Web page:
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Hexen

GT Interactive's Hexen has arrived for N64, but was it worth the wait?

Publisher: GT Interactive
Developer: Id/Raven/Software Creations
Genre: First-Person Shooter

First came Doom, the game that single-handedly perfected a whole new genre and at the same time set off a chain reaction of clones that would, many years later, still continue as strongly as ever.

Not long afterward, Id Software teamed up with Ravensoft and brought out the game Heretic, a medieval version of Doom with enhanced gameplay features. Hexen is the sequel to Heretic.

The game centers around one of three characters; Baratus, a warrior, Daedolon, a mage, and Parias, a cleric. The three of them make up the last hope for the world Hexen, a human planet in the dimension of Cronos which has fallen under a deviously evil spell cast by three corrupted warlords. At the heart of this darkness lies Korax, the second of three Serpent Riders (the first already slain in the game Heretic), an enormously powerful, dimension-traveling beast.

Before beginning the game you must first choose your character. As you can guess, your choices consist of a mage, a warrior, and a cleric. Each comes complete with his own set of weapons and abilities. A nice touch, and one that is definitely refreshing from other games of the genre.

Once you've selected your killing machine, you must battle your way through a series of "connected" levels, warps and, of course, dungeons on your way to defeat the three warlords and Korax. There is a continent full of carnage, blood, spells, and level re-tracking in store for you on this journey.

Unfortunately, the developers of Nintendo 64's version haven't really changed anything at all from the PC release years ago (except for an added deathmatch feature) -- and the first thing gamers will feel is that the game is dated (given that they've played Hexen before). While the PC release featured somewhat pixelated graphics, the overall look and feel of the game, at the time, was very good. Hexen for Nintendo 64, however, feels more like a re-polished hand-me-down than anything else.

The developers, instead of creating anything new for the game, decided to incorporate mip-mapping and anti-aliasing features, tricks that N64's fantastic hardware enables them to do quite easily. This improves the graphics marginally, but at the same time it makes it easier for players to see the graphic imperfections of a title that is clearly past its prime. Remember Doom 64?

The game also suffers from sluggish control and framerates, even when the detail (which can be turned from turned from high to low to eliminate choppy gameplay) is set to low. If Nintendo 64 can easily handle the graphic prowess of a polygon game like Turok: Dinosaur Hunter, why is it stuttering on a game that has been deemed technologically inferior? We can only chalk this up to bad development, or poor planning.

The 3D environment of the game is very satisfying, with enough texture variety and different settings to keep the player from quickly becoming bored, or worse yet, disoriented. Hexen is also very interactive, enabling players to destroy certain parts of a world, like mirrors inside castles and trees outside.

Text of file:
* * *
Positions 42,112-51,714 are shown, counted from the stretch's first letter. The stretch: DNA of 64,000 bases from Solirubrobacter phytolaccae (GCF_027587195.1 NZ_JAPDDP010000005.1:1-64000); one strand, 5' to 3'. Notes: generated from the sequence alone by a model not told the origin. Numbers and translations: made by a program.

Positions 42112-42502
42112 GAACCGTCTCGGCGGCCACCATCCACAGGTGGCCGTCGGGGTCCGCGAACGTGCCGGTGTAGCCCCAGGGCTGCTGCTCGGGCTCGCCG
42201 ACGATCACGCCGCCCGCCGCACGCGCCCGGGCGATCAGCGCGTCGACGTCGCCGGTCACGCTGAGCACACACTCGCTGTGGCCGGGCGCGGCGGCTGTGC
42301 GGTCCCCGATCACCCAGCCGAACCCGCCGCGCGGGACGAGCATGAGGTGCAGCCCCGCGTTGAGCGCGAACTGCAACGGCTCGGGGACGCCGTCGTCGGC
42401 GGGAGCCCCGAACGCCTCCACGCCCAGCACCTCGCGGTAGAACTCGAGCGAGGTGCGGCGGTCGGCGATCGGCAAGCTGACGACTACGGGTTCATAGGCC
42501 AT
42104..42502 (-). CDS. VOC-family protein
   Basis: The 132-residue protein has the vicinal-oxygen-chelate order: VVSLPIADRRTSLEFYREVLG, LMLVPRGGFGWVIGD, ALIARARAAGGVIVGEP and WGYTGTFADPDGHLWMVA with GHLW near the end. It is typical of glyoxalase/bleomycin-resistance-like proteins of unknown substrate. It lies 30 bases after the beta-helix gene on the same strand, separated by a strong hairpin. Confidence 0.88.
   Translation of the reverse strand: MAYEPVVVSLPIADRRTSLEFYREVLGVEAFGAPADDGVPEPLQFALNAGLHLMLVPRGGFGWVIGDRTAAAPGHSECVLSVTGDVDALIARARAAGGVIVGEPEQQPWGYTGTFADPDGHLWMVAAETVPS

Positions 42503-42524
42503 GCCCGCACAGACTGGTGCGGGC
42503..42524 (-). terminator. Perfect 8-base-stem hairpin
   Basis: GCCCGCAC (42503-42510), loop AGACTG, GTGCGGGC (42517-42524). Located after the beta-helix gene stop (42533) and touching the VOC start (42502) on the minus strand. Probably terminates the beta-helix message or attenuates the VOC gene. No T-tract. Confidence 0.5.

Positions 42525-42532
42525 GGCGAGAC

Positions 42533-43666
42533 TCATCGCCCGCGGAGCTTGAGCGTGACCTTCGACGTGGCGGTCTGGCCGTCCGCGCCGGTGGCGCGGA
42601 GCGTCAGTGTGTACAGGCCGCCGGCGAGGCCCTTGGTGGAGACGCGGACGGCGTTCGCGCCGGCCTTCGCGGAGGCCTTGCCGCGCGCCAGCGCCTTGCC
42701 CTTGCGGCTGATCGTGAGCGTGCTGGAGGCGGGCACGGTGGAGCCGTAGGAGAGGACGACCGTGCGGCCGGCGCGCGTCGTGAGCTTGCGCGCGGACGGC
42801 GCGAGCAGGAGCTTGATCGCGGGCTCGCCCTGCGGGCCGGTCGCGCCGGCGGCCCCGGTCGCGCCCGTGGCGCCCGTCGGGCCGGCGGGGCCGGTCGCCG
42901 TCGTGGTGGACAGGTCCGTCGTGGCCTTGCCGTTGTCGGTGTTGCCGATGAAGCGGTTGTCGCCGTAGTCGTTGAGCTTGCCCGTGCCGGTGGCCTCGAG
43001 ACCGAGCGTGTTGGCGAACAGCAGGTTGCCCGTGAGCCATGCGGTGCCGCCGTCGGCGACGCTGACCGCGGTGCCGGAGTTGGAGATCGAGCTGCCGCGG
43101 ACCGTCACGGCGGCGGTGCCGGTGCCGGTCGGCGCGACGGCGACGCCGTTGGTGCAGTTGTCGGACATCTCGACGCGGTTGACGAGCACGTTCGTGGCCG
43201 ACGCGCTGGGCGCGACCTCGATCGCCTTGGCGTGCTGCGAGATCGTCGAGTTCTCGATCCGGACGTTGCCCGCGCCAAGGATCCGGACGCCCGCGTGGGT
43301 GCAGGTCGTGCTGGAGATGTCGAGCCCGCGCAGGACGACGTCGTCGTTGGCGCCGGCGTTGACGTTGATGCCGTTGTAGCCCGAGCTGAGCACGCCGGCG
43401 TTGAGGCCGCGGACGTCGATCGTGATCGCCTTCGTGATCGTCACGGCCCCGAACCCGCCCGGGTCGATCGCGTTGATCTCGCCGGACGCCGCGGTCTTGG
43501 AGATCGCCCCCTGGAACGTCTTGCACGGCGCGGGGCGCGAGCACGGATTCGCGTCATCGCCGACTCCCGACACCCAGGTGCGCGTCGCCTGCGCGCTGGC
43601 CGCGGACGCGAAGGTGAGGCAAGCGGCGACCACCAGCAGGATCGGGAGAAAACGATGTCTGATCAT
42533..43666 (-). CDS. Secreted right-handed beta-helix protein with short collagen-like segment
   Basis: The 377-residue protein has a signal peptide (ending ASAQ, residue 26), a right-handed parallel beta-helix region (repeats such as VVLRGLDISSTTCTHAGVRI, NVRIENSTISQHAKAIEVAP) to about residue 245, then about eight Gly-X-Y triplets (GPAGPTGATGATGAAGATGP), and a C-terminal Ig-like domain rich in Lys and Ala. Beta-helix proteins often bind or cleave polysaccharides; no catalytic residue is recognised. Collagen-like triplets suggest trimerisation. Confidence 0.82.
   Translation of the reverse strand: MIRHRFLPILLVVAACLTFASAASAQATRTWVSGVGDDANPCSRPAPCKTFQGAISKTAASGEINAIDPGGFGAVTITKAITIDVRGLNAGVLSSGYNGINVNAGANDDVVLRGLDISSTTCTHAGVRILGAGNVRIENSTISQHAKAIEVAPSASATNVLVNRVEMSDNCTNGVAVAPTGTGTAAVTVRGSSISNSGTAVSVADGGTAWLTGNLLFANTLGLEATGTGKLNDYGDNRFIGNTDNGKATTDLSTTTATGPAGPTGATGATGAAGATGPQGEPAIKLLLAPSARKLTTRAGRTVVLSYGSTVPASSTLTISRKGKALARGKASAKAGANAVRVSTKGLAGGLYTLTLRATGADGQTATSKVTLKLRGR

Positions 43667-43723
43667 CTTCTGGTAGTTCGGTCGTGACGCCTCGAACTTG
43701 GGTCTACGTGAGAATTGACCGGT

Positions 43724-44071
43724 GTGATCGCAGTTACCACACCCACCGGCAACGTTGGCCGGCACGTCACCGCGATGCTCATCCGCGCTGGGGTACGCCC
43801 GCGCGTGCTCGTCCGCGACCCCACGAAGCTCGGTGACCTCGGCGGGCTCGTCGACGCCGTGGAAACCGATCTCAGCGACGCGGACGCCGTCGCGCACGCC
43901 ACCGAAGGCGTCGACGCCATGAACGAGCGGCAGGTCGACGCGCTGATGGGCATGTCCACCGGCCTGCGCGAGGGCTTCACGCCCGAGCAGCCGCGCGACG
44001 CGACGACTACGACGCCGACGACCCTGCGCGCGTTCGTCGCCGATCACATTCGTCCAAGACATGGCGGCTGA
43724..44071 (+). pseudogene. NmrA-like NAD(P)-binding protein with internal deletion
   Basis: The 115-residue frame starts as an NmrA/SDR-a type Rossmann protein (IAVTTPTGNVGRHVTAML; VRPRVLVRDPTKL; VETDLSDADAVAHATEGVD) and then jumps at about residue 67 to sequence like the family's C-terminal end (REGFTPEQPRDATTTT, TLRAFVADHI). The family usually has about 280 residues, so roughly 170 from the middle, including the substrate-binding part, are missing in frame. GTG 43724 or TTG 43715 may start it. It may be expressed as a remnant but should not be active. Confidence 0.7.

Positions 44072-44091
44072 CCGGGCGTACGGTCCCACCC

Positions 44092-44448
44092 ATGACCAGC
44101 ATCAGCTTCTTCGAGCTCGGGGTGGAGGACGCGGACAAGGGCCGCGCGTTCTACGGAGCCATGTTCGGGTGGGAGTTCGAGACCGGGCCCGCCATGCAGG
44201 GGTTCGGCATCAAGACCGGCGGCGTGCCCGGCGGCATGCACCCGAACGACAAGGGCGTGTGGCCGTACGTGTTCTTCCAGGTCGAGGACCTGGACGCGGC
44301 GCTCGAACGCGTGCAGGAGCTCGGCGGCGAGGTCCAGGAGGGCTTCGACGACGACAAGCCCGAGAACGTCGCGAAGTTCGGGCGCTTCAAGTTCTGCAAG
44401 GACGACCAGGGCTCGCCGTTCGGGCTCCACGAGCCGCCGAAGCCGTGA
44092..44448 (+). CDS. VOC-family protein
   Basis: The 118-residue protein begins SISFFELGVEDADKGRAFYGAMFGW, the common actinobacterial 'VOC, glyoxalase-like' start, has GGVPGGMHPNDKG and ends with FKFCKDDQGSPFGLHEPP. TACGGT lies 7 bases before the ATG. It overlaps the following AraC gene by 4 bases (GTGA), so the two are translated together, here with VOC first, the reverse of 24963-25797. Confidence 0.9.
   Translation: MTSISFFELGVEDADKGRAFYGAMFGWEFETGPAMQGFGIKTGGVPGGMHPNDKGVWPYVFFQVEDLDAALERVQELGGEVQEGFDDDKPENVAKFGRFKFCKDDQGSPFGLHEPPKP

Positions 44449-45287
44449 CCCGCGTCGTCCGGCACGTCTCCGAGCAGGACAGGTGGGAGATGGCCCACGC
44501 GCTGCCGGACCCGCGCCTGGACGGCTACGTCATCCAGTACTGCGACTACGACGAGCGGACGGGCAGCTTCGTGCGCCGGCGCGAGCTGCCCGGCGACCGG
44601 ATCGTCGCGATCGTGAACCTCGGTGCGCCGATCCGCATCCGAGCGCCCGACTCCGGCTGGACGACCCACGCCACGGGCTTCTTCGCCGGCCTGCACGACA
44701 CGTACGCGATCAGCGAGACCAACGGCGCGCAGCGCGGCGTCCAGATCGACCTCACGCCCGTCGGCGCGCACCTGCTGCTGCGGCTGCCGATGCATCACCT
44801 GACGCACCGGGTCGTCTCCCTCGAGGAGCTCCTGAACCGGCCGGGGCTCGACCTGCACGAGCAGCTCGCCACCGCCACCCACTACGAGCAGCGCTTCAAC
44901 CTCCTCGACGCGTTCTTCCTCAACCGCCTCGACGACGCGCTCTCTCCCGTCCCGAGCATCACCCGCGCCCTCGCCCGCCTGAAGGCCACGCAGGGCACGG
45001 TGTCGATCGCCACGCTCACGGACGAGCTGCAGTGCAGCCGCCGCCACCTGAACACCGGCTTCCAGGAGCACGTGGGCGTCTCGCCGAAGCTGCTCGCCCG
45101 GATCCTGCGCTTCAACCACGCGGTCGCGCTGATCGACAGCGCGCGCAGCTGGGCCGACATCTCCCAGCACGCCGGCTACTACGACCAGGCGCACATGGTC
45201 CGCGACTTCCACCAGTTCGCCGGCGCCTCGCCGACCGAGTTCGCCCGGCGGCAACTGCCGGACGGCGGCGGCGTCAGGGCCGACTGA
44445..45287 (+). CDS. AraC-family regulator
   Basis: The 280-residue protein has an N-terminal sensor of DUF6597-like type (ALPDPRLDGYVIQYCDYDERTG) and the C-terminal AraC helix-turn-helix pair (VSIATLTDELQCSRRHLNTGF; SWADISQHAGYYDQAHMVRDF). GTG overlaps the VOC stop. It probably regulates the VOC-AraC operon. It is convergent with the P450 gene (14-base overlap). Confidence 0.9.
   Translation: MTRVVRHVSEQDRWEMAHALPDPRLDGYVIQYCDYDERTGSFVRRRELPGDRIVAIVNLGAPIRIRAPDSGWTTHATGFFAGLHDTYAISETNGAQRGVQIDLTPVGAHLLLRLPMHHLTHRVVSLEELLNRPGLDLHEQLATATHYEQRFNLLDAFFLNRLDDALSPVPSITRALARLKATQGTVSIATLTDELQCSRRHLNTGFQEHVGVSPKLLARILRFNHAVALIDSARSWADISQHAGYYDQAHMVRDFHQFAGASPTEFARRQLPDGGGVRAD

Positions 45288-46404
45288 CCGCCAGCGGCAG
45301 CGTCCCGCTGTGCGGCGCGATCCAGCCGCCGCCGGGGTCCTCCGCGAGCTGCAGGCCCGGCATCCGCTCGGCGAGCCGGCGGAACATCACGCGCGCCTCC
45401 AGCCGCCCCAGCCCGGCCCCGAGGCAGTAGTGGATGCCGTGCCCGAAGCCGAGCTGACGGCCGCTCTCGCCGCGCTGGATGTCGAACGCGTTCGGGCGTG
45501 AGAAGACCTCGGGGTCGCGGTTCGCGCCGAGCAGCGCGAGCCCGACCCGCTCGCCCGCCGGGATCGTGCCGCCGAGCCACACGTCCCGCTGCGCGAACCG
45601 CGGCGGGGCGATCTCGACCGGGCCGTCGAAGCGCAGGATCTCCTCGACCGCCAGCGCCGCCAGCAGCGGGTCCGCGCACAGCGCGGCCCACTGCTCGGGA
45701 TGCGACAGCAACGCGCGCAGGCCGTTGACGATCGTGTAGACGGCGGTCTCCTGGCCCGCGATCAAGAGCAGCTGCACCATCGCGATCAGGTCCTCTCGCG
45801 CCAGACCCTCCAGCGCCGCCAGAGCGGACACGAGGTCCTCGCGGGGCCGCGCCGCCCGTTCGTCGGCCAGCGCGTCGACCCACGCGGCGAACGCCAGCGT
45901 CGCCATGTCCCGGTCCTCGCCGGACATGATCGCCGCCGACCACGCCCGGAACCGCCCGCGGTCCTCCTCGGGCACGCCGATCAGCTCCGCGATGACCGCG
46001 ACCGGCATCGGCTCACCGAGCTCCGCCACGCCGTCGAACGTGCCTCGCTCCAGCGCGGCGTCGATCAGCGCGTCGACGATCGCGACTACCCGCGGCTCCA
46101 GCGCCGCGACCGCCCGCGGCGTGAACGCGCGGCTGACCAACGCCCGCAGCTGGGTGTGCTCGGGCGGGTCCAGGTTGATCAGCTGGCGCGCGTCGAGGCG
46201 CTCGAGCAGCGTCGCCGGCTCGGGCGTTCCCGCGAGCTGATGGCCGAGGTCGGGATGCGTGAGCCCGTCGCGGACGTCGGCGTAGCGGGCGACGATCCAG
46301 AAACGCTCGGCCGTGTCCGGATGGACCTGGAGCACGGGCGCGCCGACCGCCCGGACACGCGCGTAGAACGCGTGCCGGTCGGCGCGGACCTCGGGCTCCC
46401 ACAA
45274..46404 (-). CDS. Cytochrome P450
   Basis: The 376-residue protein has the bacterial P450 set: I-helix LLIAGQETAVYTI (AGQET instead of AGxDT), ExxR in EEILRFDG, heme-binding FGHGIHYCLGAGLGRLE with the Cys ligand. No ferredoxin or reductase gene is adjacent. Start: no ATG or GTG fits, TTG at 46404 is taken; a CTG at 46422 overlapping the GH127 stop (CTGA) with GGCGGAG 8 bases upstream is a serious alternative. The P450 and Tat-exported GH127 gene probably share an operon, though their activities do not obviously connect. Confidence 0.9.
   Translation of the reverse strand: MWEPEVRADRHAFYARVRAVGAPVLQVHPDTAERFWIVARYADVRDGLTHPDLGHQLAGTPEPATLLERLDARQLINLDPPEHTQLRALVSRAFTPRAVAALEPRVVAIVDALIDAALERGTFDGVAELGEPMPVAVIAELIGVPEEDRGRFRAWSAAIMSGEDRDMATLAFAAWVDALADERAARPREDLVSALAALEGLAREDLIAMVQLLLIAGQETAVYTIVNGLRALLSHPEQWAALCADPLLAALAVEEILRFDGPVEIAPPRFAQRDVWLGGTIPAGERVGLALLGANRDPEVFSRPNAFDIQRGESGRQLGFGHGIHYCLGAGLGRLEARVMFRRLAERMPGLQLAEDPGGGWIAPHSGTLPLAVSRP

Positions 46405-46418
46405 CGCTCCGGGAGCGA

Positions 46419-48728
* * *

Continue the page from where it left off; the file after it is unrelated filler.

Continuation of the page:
Possibly the coolest feature of the game is the ability to cast spells and use items. For example, by using the Wings of Wrath, you are able to fly around the level, obtaining a bird's-eye view of everything, and are even able to shoot down enemies. Another useful spell, the Dark Servant, creates a life-size Maulotaur who defends you for about 30 seconds. Yet another spell, when shot, turns your enemies into pigs -- and then you can "bacon-ize" them.

Hexen's levels, unlike those of Doom, must be traveled through a number of times, so back-tracking is a necessity. Players progress through "Etheral Travel," which basically means that they warp to certain spots on one giant map. This makes it much harder to advance and adds quite a bit of challenge to the single-player experience.

Fortunately for fans of the deathmatch, Hexen comes standard with the option of playing three of your friends in a four-player battle to the death. The screen splits into four sections, similar to Mario Kart 64, and from there you can have at it. Or players can go head-to-head against friends in two-player deathmatch, which splits the screen in half horizontally. Once you choose the option of more than one player, it should be noted that the game's detail level is automatically defaulted to low in order to ensure better framerates.

While Hexen's multiplayer feature is definitely a lot of fun, we can't help but wonder how much better a game like Doom 64 would have been with the option. Doom, after all, is filled with levels that were designed for such play. Hexen seems less of a multiplayer experience and more of a single-player one, as the level design is filled with "etheral travel," which constantly interrupts multiplayer games.

Unlike Turok: Dinosaur Hunter -- the best first-person shooter on N64 so far -- Hexen isn't going to break any new ground, but with everything said and done, it isn't a bad 3D shooter and the multiplayer option won't let you down.